42 992 cases of assault GBH and 45 746 cases of common assault were opened with the police in the three months of reporting.

Out of the 42 992 cases of assault GBH, 1 937 where children under 17 years.

Arguments, road rage, intervention in a fight and robberies were some of the leading causes of the assault GBH.


3 306 kidnaping cases were opened with the police.

This crime trend has shown a sharp increase with over 1 700 more cases reported to the police compared to the same comparative period.

Most of the kidnapping cases were highjacking, robbery and rape-related.

The top three police stations with the highest reported kidnapping cases were Kempton Park, Heidelberg stations in Gauteng province and Delmas police station in Mpumalanga.

The Gauteng province accounts for the bulk of the kidnapping cases, recording over a thousand more cases in the period of reporting.

What went wrong

Ladies and Gentlemen, 2022 started on a low safety note.

But the question is WHAT WENT WRONG?

I have asked the management of the SAPS and the Provincial Commissioners of all nine provinces the exact same question.

Honestly, no answer justified these dismal figures but we all agreed, that all Provinces, Districts, Clusters and Stations need to do things differently if indeed we want to see desired outcomes.

The ‘difference’ we speak of, starts with minor to major changes.

This includes improved working conditions of officers: Ensure the availability of the required tools of the trade to respond to crime and rooting out officers who choose to intentionally fail the communities they are meant to serve.


One thing is for sure, police alone cannot win the fight against crime.

We need deeper partnerships with communities built on trust, commitment, and delivery.

It is on this score that this Ministry will continue to lend support to you and your management team to aggressively restore the trust deficit that has broken down some in community relationships.

After all, police officers cannot police communities they are not part of.

But equally, we are aware that trust is not bought, TRUST is EARNED!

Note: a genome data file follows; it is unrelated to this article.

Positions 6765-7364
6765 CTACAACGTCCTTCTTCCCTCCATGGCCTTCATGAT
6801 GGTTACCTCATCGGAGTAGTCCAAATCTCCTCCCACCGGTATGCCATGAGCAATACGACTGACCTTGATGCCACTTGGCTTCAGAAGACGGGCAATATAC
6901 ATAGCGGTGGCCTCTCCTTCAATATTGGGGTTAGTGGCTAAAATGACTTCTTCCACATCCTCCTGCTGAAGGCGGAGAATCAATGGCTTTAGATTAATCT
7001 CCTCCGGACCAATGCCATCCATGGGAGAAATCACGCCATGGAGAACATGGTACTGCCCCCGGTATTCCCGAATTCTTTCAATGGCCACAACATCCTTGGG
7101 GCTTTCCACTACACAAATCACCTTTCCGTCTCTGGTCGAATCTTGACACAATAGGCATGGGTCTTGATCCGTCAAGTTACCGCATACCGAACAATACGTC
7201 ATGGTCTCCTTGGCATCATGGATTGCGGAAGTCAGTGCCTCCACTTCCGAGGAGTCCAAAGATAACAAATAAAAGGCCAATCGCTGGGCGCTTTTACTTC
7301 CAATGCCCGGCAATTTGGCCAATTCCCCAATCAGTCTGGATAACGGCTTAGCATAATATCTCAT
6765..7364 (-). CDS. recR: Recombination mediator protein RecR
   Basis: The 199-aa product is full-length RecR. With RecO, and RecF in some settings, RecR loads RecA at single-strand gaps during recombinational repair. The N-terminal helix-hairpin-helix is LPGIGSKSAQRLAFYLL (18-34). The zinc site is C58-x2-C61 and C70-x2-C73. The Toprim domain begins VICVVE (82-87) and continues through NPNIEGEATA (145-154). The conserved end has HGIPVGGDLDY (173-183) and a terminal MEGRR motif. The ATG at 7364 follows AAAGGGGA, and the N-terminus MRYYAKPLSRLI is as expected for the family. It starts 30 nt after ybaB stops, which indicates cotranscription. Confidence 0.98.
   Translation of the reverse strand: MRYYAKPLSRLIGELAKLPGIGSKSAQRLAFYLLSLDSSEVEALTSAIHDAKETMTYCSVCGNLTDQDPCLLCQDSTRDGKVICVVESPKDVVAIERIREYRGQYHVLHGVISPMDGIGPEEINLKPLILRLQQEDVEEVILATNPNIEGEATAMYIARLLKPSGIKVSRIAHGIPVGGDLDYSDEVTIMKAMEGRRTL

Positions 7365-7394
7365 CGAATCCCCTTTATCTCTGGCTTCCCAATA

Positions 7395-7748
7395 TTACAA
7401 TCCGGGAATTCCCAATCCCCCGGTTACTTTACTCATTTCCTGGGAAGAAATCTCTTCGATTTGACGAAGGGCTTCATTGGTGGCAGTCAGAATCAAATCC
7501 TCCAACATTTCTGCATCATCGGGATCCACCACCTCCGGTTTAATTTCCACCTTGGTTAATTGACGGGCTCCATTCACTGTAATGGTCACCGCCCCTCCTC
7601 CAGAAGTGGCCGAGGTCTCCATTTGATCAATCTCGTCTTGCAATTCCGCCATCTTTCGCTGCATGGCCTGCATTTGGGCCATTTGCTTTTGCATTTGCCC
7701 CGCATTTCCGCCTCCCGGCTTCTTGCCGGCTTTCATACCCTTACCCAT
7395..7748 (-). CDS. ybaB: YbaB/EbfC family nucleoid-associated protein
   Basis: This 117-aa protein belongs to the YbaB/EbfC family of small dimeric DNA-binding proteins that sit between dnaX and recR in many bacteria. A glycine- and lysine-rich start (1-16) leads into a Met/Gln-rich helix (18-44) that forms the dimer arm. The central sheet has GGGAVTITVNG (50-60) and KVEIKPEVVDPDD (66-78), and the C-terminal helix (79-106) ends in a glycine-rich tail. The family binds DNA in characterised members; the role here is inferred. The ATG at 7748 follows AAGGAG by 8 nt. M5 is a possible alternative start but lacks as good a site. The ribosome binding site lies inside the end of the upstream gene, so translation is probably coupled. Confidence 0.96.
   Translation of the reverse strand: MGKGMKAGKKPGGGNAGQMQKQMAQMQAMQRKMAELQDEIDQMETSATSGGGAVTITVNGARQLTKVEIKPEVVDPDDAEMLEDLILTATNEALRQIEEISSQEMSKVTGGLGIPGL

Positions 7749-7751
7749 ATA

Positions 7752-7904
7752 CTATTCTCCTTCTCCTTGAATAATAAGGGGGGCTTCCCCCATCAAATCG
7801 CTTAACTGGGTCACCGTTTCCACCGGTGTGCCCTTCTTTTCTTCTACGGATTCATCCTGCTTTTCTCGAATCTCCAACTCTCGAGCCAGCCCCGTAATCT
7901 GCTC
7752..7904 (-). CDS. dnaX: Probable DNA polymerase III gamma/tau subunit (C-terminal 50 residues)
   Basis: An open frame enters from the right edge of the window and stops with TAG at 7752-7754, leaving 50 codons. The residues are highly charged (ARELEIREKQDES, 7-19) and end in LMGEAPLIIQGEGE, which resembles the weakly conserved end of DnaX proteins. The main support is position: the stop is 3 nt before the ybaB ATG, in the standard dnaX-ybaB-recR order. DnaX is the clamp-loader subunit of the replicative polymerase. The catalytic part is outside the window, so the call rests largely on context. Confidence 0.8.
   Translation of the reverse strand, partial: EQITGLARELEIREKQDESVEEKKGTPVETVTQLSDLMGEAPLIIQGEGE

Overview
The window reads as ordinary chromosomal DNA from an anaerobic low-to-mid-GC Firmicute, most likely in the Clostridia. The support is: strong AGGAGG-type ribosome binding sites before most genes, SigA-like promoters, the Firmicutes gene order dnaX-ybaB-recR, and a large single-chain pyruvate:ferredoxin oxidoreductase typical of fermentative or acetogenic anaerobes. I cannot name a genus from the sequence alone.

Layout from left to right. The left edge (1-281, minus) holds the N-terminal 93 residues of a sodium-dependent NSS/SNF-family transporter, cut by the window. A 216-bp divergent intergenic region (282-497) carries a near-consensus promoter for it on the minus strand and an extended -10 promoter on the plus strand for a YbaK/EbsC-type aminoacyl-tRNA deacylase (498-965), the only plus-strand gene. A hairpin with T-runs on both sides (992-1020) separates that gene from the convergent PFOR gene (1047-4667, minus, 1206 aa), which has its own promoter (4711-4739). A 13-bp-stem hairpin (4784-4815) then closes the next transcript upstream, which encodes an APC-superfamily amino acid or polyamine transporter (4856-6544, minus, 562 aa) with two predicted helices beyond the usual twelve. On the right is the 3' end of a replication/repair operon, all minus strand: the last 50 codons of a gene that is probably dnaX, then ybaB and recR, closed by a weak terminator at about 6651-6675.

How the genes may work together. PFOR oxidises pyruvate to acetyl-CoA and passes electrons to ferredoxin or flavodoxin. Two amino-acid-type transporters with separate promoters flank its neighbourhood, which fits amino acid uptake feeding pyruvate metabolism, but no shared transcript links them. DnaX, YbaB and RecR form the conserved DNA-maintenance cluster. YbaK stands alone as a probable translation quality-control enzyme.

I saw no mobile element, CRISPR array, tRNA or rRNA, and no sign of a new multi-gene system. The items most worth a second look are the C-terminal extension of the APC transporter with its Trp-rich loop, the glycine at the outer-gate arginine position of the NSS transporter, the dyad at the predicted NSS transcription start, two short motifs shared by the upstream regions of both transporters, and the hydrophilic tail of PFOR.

Commissioner, improved service from the police WILL earn back the trust and confidence of the community.

In other words, creating safer communities through effective community policing, is a matter of urgency.

50% of solutions to crime are through better working relations with the community.

Members of the Media,

The SAPS can no longer afford to pay lip service but MUST introduce accountability at stations if we are to truly serve and protect this nation.

This is why immediate interventions have now been put in place to address the dip in performance.

Allow me to expand on some immediate interventions agreed on between the Police Ministry and SAPS management.

We have adopted a police station policing approach.

This means accountability will start from the bottom (at stations) and escalate right up to the very top.

Commissioner, The Station Accountability Plan will fully work, if ALL station Commanders are empowered and supported through your management.

The Station Accountability Plan rests on Station Commanders.

As Commanders, you are expected to:

Know your staff!

Know the welfare of your members!

Take charge of your police station, keep track of your tools of the trade and maintain an overall healthy working environment. Lead, be firm and be committed to serving and your members, an they will follow suit.

Build and restore relations between organized community structures and the broader society you serve and your members.

It is a fact that the SAPS has thousands of hard-working and dedicated officers who on a daily, put their lives at risk in the execution of their duties.

Unfortunately, there are police officers that are failing communities.

The failure often starts at police stations;

This is why the Station Accountability Plan will ensure Community Service Centers are not scenes of secondary victimization by our own.

As the Ministry, we are encouraged that GBV Desks are now available at 1 154 police stations countrywide.

These Desks are staffed with members trained in GBVF-related courses.

Over 90 thousand police officers have been trained in Victim Empowerment, Domestic Violence and Sexual Offences related programs.

This will ensure a victim-centered service is provided by officers at police stations.

We expect the immediate implementation of the Station Accountability Plan especially at TOP 30 high crime stations. This sharp focus on stations will mean all station commanders will be expected to closely monitor their unique crime situations.

Every two weeks, commanders must evaluate and put in place relevant operational plans to curb crime.

Station Commanders must have in place monitoring mechanisms to ring the alarm in time.